To circle back to the primary topic of “persistence,” I also think of the term as an action, or a result of action. Being persistent with something can bring about a variety of outcomes that take on different appearances. In my experience, persistence can lead to my client being able to make choices without me prompting them. It can take the form of another client, grinning ear to ear, as they accepted their first paycheck. These are just based on my experiences, but we can also look at the large scope of persistence in relation to the ASD community. Persistence can also take the form of additional funding for services such as OT, SLP, supported employment, and community development. These services allow for adults with ASD to continually use the skills they’ve acquired throughout their lives in school and home. Persistence can also take the form of social policies that liberate the ASD population, rather than oppress them. Such policies may ensure that there is proper funding for human service providers, and allow Direct Support Professionals to be paid higher wages to help better support themselves and their families.
Honestly Autism Day is an extraordinary event that gives self-advocates and families the opportunity to learn, share their experiences, and plan for the future. I hope whoever reads this recognizes that Honestly Autism Day is not the only day to think about these issues. If you are a self-advocate, family member of an ASD individual, professional worker in the field, or just someone who wants to make a difference, I encourage you to consider actions that you can take in order to make the changes happen. One simple action you can do now is to observe more closely for opportunities of learning and teaching with your loved ones. For example, have them plan to meet their friends in the community, rather than arranging the meet ups yourself. This can teach the individual how to plan ahead, develop a schedule, and how to utilize transportation resources in the community, among other skills. Another thing you could do is become involved in the disability rights movement by researching the history and current events, or being extra critical of politicians and policies that directly affect this population. Check out this article from Time that was published last year discussing the disability rights movement in relation to the Affordable Care Act. I would also recommend you to check the Maryland General Assembly website for recent policies being introduced into the House and Senate, as well as detailed analyses of the policies, such as the “Fight for Fifteen” legislation that will increase the minimum wage up to $15.00 by 2023. These are just a few actions that can further help to establish a safe, accepting, and evolutionary world that embraces neurodiversity.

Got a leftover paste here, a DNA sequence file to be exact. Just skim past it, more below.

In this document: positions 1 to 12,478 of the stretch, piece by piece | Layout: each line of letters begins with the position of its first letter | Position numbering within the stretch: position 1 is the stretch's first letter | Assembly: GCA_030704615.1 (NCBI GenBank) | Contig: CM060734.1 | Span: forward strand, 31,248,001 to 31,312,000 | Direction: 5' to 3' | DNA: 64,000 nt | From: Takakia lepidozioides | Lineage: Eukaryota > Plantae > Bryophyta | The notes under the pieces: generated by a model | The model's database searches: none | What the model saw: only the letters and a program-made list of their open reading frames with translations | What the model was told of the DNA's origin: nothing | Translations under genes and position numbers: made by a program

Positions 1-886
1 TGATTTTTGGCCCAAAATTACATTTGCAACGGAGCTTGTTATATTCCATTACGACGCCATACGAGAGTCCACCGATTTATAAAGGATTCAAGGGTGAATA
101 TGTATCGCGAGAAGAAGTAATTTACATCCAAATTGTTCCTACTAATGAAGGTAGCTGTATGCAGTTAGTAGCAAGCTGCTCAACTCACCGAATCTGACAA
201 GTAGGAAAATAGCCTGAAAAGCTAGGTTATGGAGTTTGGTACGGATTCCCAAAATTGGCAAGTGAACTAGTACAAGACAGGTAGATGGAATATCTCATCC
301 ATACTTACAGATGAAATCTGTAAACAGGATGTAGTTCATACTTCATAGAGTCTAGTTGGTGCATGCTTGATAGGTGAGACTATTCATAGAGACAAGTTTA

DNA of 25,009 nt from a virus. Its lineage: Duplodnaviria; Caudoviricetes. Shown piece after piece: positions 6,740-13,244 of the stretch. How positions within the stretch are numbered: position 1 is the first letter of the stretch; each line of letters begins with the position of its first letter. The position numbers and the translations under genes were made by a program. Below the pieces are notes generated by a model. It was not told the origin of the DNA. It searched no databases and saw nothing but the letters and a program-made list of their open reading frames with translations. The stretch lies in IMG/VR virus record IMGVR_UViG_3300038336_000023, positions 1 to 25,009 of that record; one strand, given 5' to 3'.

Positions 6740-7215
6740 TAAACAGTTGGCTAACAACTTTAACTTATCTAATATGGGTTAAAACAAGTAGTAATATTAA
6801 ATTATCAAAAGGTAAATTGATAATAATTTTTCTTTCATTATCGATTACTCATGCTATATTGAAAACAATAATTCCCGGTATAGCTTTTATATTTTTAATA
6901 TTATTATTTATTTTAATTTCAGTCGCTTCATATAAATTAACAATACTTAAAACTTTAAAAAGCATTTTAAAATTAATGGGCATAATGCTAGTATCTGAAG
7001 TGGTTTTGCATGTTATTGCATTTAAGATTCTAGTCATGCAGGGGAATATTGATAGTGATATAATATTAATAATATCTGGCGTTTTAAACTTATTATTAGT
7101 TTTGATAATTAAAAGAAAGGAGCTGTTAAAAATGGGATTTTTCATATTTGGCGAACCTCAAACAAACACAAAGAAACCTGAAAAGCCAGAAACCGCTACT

Katelyn Szymanski is the Employment Coordinator for Itineris Baltimore, which serves adults on the Autism Spectrum who are working towards paid employment and meaningful community integration. She is pursuing her Master’s in Social Work at the University of Maryland, Baltimore. Katelyn is also a self-advocate on the Autism Spectrum, and hopes to use her personal and professional experience to teach others the importance of accepting and embracing people of all abilities and disabilities.